City officials say that boosting kindergarten readiness is important because it can start students on a successful school career.
"We understood that many of our kids were coming to school already at risk, and the need to remediate put the entire school system in a catch-up mode that we were never leaving," city schools CEO Andrés Alonso said.
While the city's percentage of fully ready students still trails some other school districts, the city had the biggest gain in Maryland.
Baltimore County's 87 percent remained flat, as did Anne Arundel County's 86 percent. Howard County increased from 87 percent to 89 percent. Carroll County saw a slight increase from 95 percent to 96 percent.
The percentage of students deemed ready in Prince George's County, which has a population similar to Baltimore's, fell from 77 percent to 73 percent in 2012. And even high-performing Montgomery County saw a slight decline, from 81 percent to 80 percent.
Other Baltimore-area school districts said that they, too, are in the process of aligning their pre-K curricula with the common core standards, with most expecting full rollouts next school year.
For instance, Baltimore County is going through pre-K curriculum revisions and professional development, and is developing what it calls a "world class Reading/English/Language Arts curriculum" for kindergarten through sixth grade.
Anne Arundel and Howard fully implemented the state's pre-K common core math standards this school year, and their language arts curricula will follow in the fall. Carroll County also has made substantial revisions in math.
A statewide emphasis on early-childhood education has boosted the percentage of Maryland students who enter kindergarten "fully ready" — from 49 percent in 2002 to 82 percent in 2012.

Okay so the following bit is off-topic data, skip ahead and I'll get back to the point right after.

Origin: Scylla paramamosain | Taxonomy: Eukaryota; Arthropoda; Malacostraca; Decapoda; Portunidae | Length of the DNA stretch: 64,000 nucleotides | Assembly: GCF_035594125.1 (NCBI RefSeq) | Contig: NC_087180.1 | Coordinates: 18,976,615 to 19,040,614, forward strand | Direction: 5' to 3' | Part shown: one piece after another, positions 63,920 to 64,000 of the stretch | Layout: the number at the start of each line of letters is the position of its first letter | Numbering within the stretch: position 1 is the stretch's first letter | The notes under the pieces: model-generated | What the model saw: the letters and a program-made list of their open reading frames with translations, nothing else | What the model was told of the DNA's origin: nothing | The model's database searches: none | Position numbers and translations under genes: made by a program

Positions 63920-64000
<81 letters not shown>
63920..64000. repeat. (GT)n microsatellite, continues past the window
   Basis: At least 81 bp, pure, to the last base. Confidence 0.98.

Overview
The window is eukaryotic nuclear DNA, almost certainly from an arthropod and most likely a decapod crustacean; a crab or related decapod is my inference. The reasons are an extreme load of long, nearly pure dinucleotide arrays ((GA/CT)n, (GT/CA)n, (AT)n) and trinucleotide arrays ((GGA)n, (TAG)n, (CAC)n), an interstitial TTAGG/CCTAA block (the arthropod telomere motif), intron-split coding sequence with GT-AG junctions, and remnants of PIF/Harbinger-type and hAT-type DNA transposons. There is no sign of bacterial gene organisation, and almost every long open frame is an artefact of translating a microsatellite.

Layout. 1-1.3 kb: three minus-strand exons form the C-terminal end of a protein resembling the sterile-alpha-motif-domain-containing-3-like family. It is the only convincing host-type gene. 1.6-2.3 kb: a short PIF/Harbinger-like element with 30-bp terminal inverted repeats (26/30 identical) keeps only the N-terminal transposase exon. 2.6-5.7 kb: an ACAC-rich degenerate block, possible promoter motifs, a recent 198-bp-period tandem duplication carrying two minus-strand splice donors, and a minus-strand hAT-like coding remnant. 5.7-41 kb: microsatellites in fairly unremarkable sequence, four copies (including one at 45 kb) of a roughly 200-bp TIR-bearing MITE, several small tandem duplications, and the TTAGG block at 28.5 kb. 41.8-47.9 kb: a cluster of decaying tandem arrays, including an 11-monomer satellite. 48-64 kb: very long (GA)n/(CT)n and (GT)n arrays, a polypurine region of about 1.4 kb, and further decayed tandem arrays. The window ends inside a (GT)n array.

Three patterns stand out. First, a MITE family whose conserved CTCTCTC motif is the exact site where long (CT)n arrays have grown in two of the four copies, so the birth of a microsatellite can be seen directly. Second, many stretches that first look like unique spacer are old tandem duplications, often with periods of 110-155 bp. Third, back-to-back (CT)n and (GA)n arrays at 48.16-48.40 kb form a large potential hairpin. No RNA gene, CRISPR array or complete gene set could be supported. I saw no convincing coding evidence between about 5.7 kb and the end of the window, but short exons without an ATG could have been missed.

Officials said the state still needs to work on providing access, but Maryland has become a national leader in early-childhood efforts. It was one of nine states that won a $50 million federal Race to the Top grant for early-childhood initiatives in 2011.
The grant has spurred a number of initiatives, including the creation of local early-childhood councils, a rating system for parents to evaluate programs, and revising the state's readiness assessments.
Grafwallner said the state plans to dig deeply into the data to examine why Maryland's scores flatlined this year.
In the case of Prince George's County's significant drop, he said that systemic changes such as the county cutting its pre-K program to half-a-day had an impact.
Baltimore is the only large school district in the state that offers a full-day program to participating students, district officials said. Garrett and Kent counties do as well, but serve only 86 and 119 students, respectively.
Grafwallner said that for the other Maryland districts — all of which have seen 20 to 50 percentage-point gains in the last decade — it is not unusual for scores to plateau when they surpass 80 percent.
"It has called for readjustment, because the level of preparedness is much higher," he said, "and that's where the common core comes in."
Alonso said the district recognized the value of early interventions years ago.
In 2009, the schools chief directed $32 million toward offering more pre-K seats and expanding the program to full-day.
"This was about looking ahead," Alonso said. "We knew that it was a once-in-a-lifetime funding opportunity, and we wanted to invest it in a way that would yield results in the long term."